By Tjeerd Royaards
Last Thursday (May 19), the special project about the Millennium Development Goals was concluded in Amsterdam with the presentation of the book 'Kids & Cartoonists'. The project was a collaboration between 82 cartoonists and more than 200 students from five high schools throughout the Netherlands. Together, they came up with over 300 ideas for cartoons about the environment, water, energy and human rights. From these, 98 cartoons were selected for this cartoon book, which will be used in schools to teach about the MDGs, and about the value of editorial cartooning.
All the cartoons that have been made for this project can be found on the website, but the sheer volume of cartoons, both published and in the newsroom, might make it difficult to get an idea of the project. The slideshow below gives an overview of some of the best sketches that were submitted by students, and the cartoons that were made by cartoonists on the basis of those sketches.
The project was made possible with funding by NCDO, a Dutch organization dedicated to creating awareness about the Millennium Development Goals and European Development Policy. This was our first project mixing editorial cartoons with education, and at the start of the project (December 2010), we did not quite know what to expect. Would high school students be interested in editorial cartoons, and would professional cartoonists be interested in collaborating with the students?
In the first two months of the new year, we (me and my colleague running our Foundation) visited a number of schools to tell about the project and to get students involved. The response we got was great. To my surprise, the students were very interested in cartoons, and most had a very good eye for what the cartoonist was trying to say. I heard some new and valid interpretations of cartoons, and some students even spotted things in cartoons I had missed.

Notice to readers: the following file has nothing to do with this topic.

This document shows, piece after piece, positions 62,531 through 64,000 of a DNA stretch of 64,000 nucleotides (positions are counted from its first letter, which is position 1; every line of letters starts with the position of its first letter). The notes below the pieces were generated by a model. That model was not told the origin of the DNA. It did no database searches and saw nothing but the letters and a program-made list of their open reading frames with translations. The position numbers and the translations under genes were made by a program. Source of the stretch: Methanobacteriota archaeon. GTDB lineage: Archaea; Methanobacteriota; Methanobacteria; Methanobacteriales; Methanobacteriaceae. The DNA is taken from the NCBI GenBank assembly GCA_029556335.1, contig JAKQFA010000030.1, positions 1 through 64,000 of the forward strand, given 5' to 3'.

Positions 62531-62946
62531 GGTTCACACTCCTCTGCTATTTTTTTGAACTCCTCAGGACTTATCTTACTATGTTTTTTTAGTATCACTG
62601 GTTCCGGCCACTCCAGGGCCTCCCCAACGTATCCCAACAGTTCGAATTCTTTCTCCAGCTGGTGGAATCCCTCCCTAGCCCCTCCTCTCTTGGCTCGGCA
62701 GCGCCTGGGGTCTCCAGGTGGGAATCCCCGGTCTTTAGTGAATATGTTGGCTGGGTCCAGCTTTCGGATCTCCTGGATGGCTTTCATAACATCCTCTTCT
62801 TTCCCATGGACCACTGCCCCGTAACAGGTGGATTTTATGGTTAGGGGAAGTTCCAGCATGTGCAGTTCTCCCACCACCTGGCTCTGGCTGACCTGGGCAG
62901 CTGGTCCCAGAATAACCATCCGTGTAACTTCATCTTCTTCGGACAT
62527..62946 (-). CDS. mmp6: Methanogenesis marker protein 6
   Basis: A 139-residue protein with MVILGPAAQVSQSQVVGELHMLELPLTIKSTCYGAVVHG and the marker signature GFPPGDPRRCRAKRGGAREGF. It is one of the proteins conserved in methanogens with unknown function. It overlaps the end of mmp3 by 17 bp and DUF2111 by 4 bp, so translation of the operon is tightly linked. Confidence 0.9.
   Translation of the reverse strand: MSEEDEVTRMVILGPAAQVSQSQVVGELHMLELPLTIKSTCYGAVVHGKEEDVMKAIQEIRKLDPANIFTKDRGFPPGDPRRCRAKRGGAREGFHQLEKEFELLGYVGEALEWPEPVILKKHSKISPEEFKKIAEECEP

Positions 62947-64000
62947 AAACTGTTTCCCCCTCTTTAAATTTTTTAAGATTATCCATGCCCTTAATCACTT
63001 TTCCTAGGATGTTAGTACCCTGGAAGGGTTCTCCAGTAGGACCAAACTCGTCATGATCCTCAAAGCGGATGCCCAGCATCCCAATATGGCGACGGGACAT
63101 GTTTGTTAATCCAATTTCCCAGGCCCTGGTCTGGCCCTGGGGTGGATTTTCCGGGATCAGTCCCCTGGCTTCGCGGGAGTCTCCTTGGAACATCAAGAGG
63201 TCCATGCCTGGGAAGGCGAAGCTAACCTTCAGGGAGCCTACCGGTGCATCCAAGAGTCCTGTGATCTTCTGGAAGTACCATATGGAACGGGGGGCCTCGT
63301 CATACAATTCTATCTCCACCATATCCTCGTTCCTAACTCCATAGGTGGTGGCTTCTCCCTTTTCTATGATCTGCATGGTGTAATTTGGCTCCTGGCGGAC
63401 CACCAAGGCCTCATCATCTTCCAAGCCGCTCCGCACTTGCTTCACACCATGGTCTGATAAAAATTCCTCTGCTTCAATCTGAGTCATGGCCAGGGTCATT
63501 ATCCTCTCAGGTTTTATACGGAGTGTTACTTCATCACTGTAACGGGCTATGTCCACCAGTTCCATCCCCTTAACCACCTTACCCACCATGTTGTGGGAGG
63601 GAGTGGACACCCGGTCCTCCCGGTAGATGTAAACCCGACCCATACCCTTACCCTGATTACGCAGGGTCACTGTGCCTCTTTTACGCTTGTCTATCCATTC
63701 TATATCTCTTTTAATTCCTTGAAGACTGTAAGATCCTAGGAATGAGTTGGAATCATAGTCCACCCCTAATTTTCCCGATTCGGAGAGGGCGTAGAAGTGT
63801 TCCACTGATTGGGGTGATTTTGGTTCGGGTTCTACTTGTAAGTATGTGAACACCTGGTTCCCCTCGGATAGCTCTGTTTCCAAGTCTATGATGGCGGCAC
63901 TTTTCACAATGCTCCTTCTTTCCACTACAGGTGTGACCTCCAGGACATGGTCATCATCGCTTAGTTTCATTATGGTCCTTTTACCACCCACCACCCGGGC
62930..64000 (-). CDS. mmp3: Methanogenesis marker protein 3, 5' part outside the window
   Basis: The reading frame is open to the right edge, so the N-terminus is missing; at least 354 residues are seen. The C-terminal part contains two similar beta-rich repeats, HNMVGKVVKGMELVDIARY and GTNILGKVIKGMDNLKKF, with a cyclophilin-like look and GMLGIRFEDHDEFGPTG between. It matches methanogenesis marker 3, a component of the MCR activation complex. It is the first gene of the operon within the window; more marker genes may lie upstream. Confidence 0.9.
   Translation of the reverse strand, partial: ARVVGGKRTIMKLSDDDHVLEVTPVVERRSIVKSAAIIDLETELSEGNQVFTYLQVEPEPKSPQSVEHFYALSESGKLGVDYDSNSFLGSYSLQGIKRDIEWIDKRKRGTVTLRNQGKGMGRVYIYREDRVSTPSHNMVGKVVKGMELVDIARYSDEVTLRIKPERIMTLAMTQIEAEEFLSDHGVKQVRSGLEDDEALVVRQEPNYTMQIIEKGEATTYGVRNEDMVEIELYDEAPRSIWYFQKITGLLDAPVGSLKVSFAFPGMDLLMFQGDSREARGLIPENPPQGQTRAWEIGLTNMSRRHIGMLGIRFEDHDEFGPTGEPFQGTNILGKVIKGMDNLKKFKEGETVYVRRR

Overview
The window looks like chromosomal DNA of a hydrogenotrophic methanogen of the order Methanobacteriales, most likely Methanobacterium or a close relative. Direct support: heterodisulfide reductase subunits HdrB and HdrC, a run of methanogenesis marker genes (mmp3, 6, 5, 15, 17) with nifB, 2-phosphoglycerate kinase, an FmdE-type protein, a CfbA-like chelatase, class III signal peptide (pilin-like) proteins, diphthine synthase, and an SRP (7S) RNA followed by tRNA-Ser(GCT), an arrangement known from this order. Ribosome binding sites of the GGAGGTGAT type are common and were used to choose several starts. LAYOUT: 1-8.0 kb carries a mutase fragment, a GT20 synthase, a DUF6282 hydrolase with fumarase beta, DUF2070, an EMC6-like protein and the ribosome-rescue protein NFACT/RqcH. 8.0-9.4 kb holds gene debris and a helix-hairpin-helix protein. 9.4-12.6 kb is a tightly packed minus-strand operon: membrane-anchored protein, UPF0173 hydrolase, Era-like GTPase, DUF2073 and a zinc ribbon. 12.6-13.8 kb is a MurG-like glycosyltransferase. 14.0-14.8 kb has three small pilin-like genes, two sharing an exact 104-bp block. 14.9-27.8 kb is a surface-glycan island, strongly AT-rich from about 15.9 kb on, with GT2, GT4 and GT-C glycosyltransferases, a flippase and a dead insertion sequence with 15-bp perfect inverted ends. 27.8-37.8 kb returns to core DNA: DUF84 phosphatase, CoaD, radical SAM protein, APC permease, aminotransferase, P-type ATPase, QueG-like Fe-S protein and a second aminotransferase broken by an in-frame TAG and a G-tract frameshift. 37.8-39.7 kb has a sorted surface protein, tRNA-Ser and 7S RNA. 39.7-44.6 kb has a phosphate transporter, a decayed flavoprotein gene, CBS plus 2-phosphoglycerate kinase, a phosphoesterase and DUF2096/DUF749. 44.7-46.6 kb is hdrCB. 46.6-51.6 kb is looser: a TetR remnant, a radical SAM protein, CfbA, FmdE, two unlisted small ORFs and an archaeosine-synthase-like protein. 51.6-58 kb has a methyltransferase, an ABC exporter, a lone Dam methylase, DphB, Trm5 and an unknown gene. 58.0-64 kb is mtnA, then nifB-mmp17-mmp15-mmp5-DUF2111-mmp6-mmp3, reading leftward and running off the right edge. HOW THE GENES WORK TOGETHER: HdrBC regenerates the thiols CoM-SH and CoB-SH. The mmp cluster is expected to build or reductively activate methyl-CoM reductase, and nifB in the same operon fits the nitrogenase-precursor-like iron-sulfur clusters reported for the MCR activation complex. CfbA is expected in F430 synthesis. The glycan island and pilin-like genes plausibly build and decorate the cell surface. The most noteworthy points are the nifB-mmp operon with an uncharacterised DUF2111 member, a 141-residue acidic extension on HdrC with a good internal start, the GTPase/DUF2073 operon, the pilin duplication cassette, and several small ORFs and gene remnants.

So far, so good. Students liked cartoons, and were interested in hearing about them. Phase II of the project was to get them actively involved in the making of cartoons. We created a special section in our newsroom for students and cartoonists to use, and basically waited to see what would happen. The first ones to respond were the cartoonists, and soon the newsroom was filling up with with great cartoons. Then, students started trying out the newsroom; a bit hesitant at first, but as they received positive feedback from their fellow students and cartoonists, the amount of contributions rapidly increased.
Some photos taken at the book presentation:
One thing that concerned me in this project was that cartoonists are used to developing their own ideas into cartoons. Would they want to draw an idea that someone else came up with? Again, the response was great and far exceeded my expectations. The dynamic that evolved during the two months students and cartoonists worked together in the newsroom was the highlight of the project, and for me it showed the great potential of editorial cartoons as a tool in education, beyond just interpreting cartoons, but by having students work together with artists from all over the world to actively come up with ideas about certain subjects.
The project not only resulted in a great book with some brilliant cartoons, but also in a commitment of Cartoon Movement to continue with these kinds of collaborations, with schools in the Netherlands, but also schools in other parts of the world.
Tjeerd Royaards is an editor at Cartoon Movement.